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Critical Care

, 19:P50 | Cite as

Brain death and changes in solid organ characteristics due to acute lack of female sex hormones

  • Roberto Armstrong Junior
  • Ana Cristina B Faloppa
  • Guilherme K Kudo
  • Luiz Felipe P Moreira
  • Paulina Sannomiya
  • Raif R Simão
  • Sueli G Ferreira
Open Access
Poster presentation

Keywords

Estradiol Solid Organ Protective Action Brain Death Estradiol Level 
These keywords were added by machine and not by the authors. This process is experimental and the keywords may be updated as the learning algorithm improves.

Introduction

Previous studies have suggested that female sex hormones have a protective action, because they contribute to reduce the inflammatory degree in females after trauma.

Objective

This study aimed to investigate sex differences in the course of the inflammatory process in rats subjected to brain death (BD).

Methods

Wistar rats were randomized into three groups (male rats, n = 5; female rats, n = 10; and ovariectomized rats, n = 5) and subjected to BD by rapid inflation of a catheter Fogarty® 4F. The liver, kidneys, lungs and the heart were collected after 6 hours and samples (4 µm) were stained with H&E for histological analyses. Leukocyte infiltration, edema and hemorrhage were measured and data were compared using GraphPad Prism v.6.10, and p values lower than 0.05 were considered significant.

Results

Female rats exhibited increased leukocyte infiltration into the lungs and the heart when compared with male rats (p = 0.009 in the lungs and p = 0.022 in the heart) and presented also a sudden decrease in estradiol levels 6 hours after BD (p = 0.01). The intensity of hemorrhage was greater in ovariectomized rats compared with the other groups (p = 0.001) in the lungs. All groups presented slight to moderate leukocyte infiltration and absence to slight hemorrhage in the liver. Leukocyte infiltration had a wide distribution in female rat kidneys, and in male and ovariectomized rat kidneys infiltration varied from absent to slight.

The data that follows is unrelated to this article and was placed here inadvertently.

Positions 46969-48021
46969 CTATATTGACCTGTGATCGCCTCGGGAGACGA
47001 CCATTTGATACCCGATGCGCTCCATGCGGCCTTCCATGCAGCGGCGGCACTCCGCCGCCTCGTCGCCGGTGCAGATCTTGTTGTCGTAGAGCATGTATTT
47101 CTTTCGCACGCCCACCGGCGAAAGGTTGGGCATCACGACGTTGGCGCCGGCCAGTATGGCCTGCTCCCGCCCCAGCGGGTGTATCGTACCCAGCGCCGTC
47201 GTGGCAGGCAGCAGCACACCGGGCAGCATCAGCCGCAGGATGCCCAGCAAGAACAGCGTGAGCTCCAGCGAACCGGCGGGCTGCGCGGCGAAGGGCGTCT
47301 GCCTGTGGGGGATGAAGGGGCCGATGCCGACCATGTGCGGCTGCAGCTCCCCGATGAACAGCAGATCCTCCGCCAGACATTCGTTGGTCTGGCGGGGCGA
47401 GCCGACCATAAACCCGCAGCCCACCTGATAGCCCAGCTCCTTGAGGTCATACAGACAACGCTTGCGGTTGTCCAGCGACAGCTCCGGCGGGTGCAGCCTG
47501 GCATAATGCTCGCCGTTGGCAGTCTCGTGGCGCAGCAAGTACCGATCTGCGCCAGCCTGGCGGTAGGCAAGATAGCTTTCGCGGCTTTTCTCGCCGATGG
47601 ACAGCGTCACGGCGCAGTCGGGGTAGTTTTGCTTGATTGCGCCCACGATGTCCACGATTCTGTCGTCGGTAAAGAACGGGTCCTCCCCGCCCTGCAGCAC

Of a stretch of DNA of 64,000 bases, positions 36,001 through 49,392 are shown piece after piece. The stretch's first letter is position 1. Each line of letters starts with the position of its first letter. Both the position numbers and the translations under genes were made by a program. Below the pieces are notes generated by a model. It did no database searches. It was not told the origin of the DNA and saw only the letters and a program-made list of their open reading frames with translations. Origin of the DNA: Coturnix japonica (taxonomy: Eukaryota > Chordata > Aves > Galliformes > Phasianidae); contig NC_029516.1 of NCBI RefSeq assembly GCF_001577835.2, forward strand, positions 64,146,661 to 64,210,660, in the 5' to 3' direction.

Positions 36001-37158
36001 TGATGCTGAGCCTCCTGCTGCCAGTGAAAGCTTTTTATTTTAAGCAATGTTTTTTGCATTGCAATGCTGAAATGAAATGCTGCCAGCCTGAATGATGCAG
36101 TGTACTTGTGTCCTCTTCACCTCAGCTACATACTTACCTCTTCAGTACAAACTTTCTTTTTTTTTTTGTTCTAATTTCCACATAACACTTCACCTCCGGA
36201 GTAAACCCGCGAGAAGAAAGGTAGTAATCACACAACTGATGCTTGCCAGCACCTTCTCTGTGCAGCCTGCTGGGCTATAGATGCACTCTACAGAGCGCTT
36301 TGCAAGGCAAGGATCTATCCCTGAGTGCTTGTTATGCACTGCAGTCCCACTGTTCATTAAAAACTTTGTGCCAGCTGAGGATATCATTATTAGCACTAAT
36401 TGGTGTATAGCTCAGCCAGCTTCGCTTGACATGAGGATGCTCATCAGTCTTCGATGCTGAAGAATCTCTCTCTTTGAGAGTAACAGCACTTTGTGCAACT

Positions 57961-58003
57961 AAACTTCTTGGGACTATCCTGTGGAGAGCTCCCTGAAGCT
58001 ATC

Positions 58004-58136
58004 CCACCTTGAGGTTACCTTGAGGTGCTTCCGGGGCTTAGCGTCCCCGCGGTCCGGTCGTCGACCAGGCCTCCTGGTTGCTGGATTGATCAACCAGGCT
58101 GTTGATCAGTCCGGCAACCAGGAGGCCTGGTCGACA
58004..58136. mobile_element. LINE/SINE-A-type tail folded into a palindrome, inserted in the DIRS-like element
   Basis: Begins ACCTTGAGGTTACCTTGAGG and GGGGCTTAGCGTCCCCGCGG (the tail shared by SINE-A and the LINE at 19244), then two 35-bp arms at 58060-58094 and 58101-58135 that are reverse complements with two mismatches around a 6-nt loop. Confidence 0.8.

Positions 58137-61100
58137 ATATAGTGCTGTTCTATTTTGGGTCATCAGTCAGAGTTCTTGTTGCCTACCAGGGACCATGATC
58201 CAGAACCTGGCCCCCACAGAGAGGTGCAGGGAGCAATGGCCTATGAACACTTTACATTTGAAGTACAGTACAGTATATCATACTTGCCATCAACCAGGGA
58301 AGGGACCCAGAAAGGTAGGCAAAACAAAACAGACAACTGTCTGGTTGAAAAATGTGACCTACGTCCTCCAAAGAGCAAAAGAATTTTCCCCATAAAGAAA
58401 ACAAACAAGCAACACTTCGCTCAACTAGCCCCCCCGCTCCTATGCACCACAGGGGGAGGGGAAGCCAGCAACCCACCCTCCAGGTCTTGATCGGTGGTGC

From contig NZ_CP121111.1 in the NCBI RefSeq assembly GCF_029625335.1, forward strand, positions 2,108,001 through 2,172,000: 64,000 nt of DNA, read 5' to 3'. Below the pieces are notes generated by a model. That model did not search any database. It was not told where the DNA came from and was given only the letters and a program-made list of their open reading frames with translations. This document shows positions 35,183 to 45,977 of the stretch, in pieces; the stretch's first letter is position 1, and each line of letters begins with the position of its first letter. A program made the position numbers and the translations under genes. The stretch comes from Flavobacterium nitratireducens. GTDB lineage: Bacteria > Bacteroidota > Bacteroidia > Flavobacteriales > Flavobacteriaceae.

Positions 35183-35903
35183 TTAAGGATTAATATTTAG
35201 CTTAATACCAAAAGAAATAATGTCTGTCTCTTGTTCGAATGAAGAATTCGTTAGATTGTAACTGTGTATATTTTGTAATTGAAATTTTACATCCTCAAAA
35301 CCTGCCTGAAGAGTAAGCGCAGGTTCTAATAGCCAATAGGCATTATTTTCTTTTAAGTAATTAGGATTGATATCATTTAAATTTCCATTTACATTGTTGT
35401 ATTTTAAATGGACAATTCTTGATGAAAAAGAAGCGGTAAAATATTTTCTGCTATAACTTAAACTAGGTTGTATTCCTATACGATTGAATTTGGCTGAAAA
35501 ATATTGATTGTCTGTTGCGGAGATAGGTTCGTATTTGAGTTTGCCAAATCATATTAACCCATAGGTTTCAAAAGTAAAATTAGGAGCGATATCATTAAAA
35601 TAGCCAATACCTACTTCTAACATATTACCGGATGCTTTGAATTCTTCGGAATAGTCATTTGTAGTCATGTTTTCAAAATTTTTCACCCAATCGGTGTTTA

Conclusion

The increased inflammation in the lungs and heart of female rats might be a result of the lack of female sex hormones. Therefore, the idea of introducing a therapeutic use of female sex hormones on female BD donors could be considered.

Notes

Acknowledgements

Financial support: FAPESP 2013/20282-0.

Copyright information

© Junior et al.; 2015

This article is published under license to BioMed Central Ltd. This is an Open Access article distributed under the terms of the Creative Commons Attribution License (http://creativecommons.org/licenses/by/4.0), which permits unrestricted use, distribution, and reproduction in any medium, provided the original work is properly cited. The Creative Commons Public Domain Dedication waiver (http://creativecommons.org/publicdomain/zero/1.0/) applies to the data made available in this article, unless otherwise stated.

Authors and Affiliations

  • Roberto Armstrong Junior
    • 1
  • Ana Cristina B Faloppa
    • 1
  • Guilherme K Kudo
    • 1
  • Luiz Felipe P Moreira
    • 1
  • Paulina Sannomiya
    • 1
  • Raif R Simão
    • 1
  • Sueli G Ferreira
    • 1
  1. 1.Heart Institute (INCOR)University of São Paulo Medical SchoolSão PauloBrazil

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